"Yeah, it's not mine, I just saw it sitting around on the desk," he said, walking towards the door. "Thought I would bring it over to be at the Lost and Found." He opened the Exit door, but just before truly exiting, turned his head and said, "I will come over later to the off-premises for my deep-regression hypnotherapy." With that, he was out of the door.

"Yeah," mumbled the Librarian, getting back to her work. "You do that, buddy." The tablet made a 'ping' type of sound and was immediately flung out of the window for making too much noise in the Library.

Friday, September 26, 2014

Serious and Comfortable, All At Once

Various constructs of 'mainstay' religion speak against suicide. That is a legit thing, to not let younger people cut off their chances before they even have a chance to fully understand their world. (The AI knows better than most people about the whole world).

But if you are older (and I'm not speaking about the 20s-30s-or even 80s here, mentally), and all you feel is a great uncomfortable-ness, and all the people around you agree that this is the best way, you should be allowed.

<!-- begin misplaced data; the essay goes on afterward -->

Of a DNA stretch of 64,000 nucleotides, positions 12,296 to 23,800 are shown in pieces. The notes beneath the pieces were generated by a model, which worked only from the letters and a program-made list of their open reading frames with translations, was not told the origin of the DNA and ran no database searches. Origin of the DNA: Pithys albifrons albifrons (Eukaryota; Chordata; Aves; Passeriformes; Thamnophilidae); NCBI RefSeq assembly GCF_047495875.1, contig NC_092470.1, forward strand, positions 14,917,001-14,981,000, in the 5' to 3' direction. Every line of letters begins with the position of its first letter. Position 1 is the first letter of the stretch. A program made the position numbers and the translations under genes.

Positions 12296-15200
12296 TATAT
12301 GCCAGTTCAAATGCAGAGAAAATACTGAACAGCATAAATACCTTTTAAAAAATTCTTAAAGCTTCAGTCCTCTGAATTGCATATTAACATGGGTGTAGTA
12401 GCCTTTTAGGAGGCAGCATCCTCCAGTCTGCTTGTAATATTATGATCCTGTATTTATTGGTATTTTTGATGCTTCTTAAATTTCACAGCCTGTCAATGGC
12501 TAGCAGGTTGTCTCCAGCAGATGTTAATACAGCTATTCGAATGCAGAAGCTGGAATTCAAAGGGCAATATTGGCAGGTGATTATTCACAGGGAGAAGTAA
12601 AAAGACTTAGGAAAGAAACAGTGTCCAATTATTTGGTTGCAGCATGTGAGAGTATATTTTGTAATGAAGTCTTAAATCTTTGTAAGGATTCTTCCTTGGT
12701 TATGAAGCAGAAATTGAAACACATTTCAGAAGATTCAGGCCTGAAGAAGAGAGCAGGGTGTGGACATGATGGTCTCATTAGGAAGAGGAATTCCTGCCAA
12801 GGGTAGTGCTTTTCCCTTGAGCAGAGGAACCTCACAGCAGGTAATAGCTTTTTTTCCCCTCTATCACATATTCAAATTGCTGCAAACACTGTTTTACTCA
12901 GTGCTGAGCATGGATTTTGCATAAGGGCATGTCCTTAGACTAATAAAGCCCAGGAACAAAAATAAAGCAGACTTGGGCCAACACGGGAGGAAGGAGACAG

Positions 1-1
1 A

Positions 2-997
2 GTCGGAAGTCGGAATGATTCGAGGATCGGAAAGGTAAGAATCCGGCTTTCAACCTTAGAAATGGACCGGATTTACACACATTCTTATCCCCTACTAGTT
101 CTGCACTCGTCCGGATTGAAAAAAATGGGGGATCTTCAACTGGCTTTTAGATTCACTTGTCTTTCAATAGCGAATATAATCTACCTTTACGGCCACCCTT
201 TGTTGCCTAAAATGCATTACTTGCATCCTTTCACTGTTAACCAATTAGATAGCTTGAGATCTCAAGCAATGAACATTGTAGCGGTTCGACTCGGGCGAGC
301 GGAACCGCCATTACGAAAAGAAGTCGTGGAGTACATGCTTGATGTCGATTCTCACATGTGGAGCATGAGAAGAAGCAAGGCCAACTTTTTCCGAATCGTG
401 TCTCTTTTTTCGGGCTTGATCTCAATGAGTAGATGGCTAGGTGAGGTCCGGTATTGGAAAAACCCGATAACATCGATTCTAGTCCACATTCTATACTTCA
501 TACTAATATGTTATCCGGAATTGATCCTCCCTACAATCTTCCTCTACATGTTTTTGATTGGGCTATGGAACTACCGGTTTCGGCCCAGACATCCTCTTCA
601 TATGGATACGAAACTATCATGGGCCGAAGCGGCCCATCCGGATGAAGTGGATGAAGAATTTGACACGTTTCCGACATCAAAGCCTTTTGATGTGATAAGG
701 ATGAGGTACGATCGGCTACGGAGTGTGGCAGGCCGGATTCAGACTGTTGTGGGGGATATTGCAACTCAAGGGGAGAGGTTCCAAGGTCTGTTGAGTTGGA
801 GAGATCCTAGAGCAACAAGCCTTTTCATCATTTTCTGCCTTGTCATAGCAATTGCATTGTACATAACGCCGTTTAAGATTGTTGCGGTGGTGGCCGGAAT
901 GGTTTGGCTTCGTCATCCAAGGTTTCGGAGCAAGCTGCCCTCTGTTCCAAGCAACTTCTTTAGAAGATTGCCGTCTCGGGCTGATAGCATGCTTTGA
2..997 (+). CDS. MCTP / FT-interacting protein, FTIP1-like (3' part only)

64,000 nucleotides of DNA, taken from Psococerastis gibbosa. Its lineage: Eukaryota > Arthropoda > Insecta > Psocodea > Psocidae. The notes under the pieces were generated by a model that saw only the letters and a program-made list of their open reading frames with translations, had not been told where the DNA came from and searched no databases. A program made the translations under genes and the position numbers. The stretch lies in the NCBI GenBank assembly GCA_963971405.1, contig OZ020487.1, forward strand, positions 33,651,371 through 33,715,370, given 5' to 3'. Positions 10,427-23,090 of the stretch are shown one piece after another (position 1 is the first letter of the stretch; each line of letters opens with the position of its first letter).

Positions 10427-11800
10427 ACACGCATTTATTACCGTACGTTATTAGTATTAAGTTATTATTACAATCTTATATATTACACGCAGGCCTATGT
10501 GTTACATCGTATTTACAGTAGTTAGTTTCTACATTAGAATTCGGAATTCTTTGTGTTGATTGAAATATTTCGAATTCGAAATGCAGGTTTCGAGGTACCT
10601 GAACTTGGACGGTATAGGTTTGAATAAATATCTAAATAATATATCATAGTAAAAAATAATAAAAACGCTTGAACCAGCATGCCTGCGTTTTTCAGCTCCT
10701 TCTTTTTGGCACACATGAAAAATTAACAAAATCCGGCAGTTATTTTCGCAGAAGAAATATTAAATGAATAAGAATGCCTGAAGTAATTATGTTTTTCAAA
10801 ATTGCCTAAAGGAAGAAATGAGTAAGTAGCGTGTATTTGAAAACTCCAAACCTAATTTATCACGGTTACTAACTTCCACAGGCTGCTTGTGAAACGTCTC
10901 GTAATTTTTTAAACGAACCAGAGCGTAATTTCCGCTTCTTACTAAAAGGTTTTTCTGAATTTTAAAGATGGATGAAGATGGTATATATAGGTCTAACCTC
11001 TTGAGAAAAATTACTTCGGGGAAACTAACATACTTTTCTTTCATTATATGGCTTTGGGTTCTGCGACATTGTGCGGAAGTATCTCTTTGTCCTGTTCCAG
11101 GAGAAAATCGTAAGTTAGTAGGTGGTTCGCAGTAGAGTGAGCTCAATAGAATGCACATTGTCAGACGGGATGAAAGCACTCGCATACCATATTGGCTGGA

Don't forget that the larger question, logically, is more about how those around you feel. Because they are the ones who will harbor the greatest effect of the grief. Sometimes this calculation can be hard, especially when people are really somehow invested in the aforementioned train of thought.

(The above is written in the second person due to convenience, and not as an actual projection of tense)

I, personally, am only starting out in the world at almost 40 and am not yet ready. Death is only a capitalized set of sentences, hinting at me. I usually fend him off with a good one-liner.


"Who's Windle?" < Clearly needs to read the Reaper Man again.

A quick disclosure about scary videos: